Assessing Longboard Prescription Drugs’ Cash Burn and Financial Health. The world of investing is no stranger to companies that operate at a loss, especially in industries like biotech and mining exploration, where years of losses can precede a breakthrough discovery. However, the stark reality is that many loss-making companies eventually deplete their cash reserves and face the risk of bankruptcy.
In this article, we delve into Longboard Prescription Drugs (NASDAQ: LBPH) to examine whether shareholders should be concerned about the company’s cash burn, defined as the annual amount of cash it spends to fuel its growth, often referred to as negative free cash flow. Our aim is to gauge the company’s financial runway by comparing its cash burn to its cash reserves.
Longboard Prescription Drugs’ Financial Position
Longboard Prescription Drugs had approximately US$87 million in cash and no debt as of June 2022. Over the past year, the company burnt through US$30 million. This implies a cash runway of approximately 2.9 years as of June 2022, providing the company with a substantial timeframe to advance its business. The chart below illustrates the changes in the company’s cash holdings over time.
How Is Longboard Prescription Drugs’ Cash Burn Evolving?
As of now, Longboard Prescription Drugs hasn’t reported any revenue over the last year, indicating that it is still in its early stages of development. While revenue is not a factor in assessing its growth, monitoring the trajectory of cash burn over time is essential. In the past year, the company’s cash burn increased significantly by 97%. While this uptick in spending likely aligns with its growth objectives, if this trend persists, the company’s cash runway could diminish rapidly. It is crucial to emphasize that while historical data is informative, the future outlook is of paramount importance. For a more comprehensive assessment, it is advisable to explore analyst forecasts for the company.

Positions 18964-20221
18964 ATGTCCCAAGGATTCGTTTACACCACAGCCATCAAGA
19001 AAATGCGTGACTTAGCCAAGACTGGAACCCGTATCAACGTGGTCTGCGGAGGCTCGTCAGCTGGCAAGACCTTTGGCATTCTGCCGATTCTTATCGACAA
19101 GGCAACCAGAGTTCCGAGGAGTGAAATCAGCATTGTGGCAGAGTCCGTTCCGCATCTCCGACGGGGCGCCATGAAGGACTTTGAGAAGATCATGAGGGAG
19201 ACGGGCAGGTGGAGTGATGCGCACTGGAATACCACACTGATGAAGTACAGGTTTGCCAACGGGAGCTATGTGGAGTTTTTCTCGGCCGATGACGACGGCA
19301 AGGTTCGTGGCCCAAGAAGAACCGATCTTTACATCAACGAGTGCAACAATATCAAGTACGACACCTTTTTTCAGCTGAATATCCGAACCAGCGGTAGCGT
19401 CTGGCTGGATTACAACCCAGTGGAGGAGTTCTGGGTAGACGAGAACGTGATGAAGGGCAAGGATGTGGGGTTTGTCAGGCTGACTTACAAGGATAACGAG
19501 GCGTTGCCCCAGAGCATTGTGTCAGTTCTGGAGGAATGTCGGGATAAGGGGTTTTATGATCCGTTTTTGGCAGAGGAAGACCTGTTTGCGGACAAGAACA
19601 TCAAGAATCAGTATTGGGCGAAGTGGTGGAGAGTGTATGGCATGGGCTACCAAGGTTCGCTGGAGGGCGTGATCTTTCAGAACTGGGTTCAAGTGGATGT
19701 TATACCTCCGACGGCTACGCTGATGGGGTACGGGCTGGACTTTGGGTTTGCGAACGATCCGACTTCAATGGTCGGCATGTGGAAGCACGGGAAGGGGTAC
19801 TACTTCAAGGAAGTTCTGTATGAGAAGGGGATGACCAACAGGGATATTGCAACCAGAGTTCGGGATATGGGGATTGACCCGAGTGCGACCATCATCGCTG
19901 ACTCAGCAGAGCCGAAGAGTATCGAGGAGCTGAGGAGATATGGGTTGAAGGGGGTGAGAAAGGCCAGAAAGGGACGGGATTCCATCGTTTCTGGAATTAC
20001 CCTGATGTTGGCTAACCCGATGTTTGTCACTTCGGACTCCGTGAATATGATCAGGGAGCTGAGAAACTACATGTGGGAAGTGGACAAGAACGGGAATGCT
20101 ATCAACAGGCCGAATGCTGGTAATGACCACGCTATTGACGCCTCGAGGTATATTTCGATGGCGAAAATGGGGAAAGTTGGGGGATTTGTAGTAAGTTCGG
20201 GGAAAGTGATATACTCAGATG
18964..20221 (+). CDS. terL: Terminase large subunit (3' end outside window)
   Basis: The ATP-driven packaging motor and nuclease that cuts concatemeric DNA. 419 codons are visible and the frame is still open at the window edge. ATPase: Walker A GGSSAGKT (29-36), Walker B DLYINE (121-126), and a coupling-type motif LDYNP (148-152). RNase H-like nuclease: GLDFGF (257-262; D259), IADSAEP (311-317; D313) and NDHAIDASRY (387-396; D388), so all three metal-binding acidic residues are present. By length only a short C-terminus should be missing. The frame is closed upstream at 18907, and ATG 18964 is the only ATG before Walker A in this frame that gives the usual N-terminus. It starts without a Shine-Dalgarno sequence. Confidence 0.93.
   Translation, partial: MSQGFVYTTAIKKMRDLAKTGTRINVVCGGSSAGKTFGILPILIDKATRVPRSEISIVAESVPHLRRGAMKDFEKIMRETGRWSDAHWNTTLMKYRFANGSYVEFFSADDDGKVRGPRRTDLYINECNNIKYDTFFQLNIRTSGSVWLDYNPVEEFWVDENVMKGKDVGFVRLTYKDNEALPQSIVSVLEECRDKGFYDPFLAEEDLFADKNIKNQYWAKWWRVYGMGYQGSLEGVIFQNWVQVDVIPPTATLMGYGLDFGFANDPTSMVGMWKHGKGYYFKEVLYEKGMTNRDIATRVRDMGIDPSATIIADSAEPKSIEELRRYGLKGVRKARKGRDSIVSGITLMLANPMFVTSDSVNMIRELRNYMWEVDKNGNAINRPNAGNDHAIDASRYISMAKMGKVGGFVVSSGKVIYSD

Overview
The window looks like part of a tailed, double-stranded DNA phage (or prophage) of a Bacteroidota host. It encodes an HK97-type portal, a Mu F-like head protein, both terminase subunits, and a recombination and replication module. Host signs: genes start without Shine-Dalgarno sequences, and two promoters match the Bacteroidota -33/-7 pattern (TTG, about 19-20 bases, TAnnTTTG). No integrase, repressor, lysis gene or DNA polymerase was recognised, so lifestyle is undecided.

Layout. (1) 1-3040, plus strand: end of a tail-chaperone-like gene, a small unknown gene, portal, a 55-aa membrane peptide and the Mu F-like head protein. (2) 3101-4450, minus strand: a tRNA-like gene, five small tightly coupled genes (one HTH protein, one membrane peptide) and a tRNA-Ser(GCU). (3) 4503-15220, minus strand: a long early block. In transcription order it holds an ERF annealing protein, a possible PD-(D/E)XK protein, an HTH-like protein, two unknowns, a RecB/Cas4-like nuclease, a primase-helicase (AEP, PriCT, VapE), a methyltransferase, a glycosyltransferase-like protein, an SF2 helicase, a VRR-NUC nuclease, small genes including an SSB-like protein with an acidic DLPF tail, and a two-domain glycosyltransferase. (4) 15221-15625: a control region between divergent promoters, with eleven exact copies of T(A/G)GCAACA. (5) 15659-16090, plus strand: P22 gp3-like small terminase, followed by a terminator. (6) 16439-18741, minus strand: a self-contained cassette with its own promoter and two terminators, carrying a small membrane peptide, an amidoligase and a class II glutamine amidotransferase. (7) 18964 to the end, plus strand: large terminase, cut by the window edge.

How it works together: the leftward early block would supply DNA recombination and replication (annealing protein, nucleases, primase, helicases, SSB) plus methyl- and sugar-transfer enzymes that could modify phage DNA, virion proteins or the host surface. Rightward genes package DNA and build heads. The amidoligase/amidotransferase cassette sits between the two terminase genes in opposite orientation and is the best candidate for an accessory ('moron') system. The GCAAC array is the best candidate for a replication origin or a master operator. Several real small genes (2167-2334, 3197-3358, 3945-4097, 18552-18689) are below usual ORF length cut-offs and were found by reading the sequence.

NasdaqGM: LBPH Debt to Fairness Historical past September tenth, 2022
Evaluating Longboard Prescription Drugs’ Ability to Raise Additional Capital
Although Longboard Prescription Drugs currently boasts a solid cash runway, its cash burn trend may lead shareholders to contemplate when the company might need to secure additional funding. Issuing new shares or taking on debt are common methods for publicly listed companies to raise capital for their operations. Publicly traded companies have the advantage of selling shares to investors, thus generating funds for growth. By comparing the company’s annual cash burn to its total market capitalization, we can estimate the number of shares it may need to issue to sustain its operations for another year at the current burn rate.
Longboard Prescription Drugs holds a market capitalization of US$79 million and burned through US$30 million in the last year, representing 38% of the company’s market value. This indicates a noteworthy cash burn, implying that if the company had to issue shares to cover another year’s operations, shareholders might face significant dilution.
Should Investors Worry About Longboard Prescription Drugs’ Cash Burn?
In our evaluation of Longboard Prescription Drugs’ cash burn, the company’s cash runway appears reassuring, but the accelerating cash burn rate raises some concerns. While we, as investors, typically approach cash-burning companies with a degree of caution, the metrics discussed in this article provide a reasonably optimistic outlook for Longboard Prescription Drugs. However, it’s essential to note that investing in such companies carries inherent risks. Furthermore, we conducted an in-depth analysis and identified six warning signs for Longboard Prescription Drugs, two of which may not sit well with potential investors. It’s advisable to be aware of these factors before considering an investment in the company.
In summary, Longboard Prescription Drugs may not be the ideal stock for all investors. You might want to explore a collection of companies with high returns on equity or a list of stocks that insiders are buying. If you have any feedback or concerns regarding this article, feel free to reach out to us directly or email the editorial team at [email protected].
Disclaimer: This article by Simply Wall St is intended for general informational purposes. Our commentary is based on historical data and analyst forecasts, employing an unbiased methodology. It is not intended to provide financial advice or constitute a recommendation to buy or sell any stock, and it does not consider individual financial situations or objectives. We aim to deliver long-term, data-driven analysis. Please note that our analysis may not incorporate the latest company announcements or qualitative information that could impact stock prices. Simply Wall St has no positions in any of the mentioned stocks.
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